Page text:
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Heart Attack / Myocardial Infarction

What is a heart attack?

A heart attack, or myocardial infarction, occurs when an artery supplying the heart with blood and oxygen becomes blocked. The heart is a muscular organ that pumps blood through the blood vessels of the circulatory system.

A constant supply of oxygen-rich blood through the coronary arteries is needed to give your heart this critical blood supply. Your arteries become narrow when you have coronary heart disease and blood can’t flow as well as it should. Deposits made up of fat and cells build up over time, forming plaque in your heart's arteries. When the plaque ruptures, it causes platelets and blood clots to form around it. You suffer a heart attack when your blood supply is blocked by a blood clot. Your heart does not get its oxygen if a blood clot blocks your artery and can lead to permanent damage.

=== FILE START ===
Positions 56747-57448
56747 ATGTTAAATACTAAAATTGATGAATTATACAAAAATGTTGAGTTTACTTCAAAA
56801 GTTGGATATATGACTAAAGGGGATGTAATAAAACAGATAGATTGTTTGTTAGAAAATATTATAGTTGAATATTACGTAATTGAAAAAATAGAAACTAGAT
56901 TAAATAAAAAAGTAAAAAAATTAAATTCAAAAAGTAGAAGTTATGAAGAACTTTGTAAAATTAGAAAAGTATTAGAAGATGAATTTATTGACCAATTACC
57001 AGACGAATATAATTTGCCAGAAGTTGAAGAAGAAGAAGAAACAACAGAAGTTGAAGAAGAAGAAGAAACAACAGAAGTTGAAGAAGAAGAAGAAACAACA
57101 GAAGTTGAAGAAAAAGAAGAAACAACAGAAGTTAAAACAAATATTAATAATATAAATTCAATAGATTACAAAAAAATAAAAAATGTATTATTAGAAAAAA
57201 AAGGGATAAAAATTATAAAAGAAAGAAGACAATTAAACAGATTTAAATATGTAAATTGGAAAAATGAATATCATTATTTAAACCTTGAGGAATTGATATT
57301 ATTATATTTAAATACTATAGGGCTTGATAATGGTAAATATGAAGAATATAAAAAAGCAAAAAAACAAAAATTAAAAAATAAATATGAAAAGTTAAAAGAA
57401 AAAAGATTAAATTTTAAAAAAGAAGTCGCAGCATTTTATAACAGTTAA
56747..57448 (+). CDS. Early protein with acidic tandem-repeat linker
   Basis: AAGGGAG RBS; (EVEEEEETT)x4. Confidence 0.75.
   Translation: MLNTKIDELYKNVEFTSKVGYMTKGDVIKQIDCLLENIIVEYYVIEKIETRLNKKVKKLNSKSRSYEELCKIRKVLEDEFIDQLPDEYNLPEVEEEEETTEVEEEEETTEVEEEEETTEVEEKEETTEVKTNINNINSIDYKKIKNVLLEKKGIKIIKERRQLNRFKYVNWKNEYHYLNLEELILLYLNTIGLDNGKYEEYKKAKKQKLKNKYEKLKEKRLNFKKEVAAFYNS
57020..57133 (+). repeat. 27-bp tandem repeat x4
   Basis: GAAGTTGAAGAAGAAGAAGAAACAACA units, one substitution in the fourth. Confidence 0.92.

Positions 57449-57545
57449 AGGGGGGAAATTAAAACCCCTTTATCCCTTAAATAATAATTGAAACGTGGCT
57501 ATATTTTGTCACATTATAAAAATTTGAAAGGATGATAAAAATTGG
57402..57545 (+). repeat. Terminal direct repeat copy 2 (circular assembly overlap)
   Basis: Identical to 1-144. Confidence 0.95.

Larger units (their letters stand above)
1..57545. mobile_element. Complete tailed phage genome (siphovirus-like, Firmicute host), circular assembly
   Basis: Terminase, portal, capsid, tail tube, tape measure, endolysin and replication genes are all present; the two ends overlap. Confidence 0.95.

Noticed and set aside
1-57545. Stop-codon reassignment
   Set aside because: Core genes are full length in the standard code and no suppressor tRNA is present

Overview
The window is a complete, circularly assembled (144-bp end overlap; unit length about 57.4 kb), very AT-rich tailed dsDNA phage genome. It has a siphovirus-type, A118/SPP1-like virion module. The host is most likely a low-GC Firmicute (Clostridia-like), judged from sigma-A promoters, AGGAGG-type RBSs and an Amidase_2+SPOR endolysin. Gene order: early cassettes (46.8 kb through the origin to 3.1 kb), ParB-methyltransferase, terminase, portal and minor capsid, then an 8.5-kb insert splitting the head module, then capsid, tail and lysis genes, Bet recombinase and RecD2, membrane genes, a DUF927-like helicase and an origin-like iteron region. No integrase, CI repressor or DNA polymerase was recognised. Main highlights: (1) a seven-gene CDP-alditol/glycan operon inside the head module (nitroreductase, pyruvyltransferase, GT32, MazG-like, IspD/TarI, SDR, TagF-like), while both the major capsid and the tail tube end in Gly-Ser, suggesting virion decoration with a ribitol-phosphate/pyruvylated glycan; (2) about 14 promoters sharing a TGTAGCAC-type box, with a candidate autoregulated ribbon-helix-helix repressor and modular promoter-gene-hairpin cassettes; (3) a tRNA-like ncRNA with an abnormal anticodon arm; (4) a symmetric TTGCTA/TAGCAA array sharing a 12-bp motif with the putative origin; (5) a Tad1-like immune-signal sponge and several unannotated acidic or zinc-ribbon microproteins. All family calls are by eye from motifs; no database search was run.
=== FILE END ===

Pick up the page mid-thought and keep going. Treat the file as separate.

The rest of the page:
A heart attack is best treated within 1 or 2 hours after symptoms begin. Waiting longer means more damage to your heart and a lower chance of survival.

How is a heart attack diagnosed?

Blood Test
A  blood test will be done to organ function, and check cholesterol levels and the presence of anemia. 

An echocardiogram is a form of ultrasound which shows your heart's movement, structure, and function.

Electrocardiogram (EKG or ECG)
An electrocardiogram records the electrical impulses traveling through the heart.

Imaging Test
Cardiac imaging tests are done with ultrasound or CT scan to check the size of your heart and if there is fluid build-up surrounding organs.


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Did you know?

Most heart attacks involve persistent discomfort in the centre or left side of the chest that last for more than a few minutes or one that comes and goes.

Other signs and symptoms of an impending heart attack include shortness of breath, pain or discomfort in the jaw, neck, and back, as well as feeling lightheaded or unusually tired.

Learn about ways to take care of your heart health here.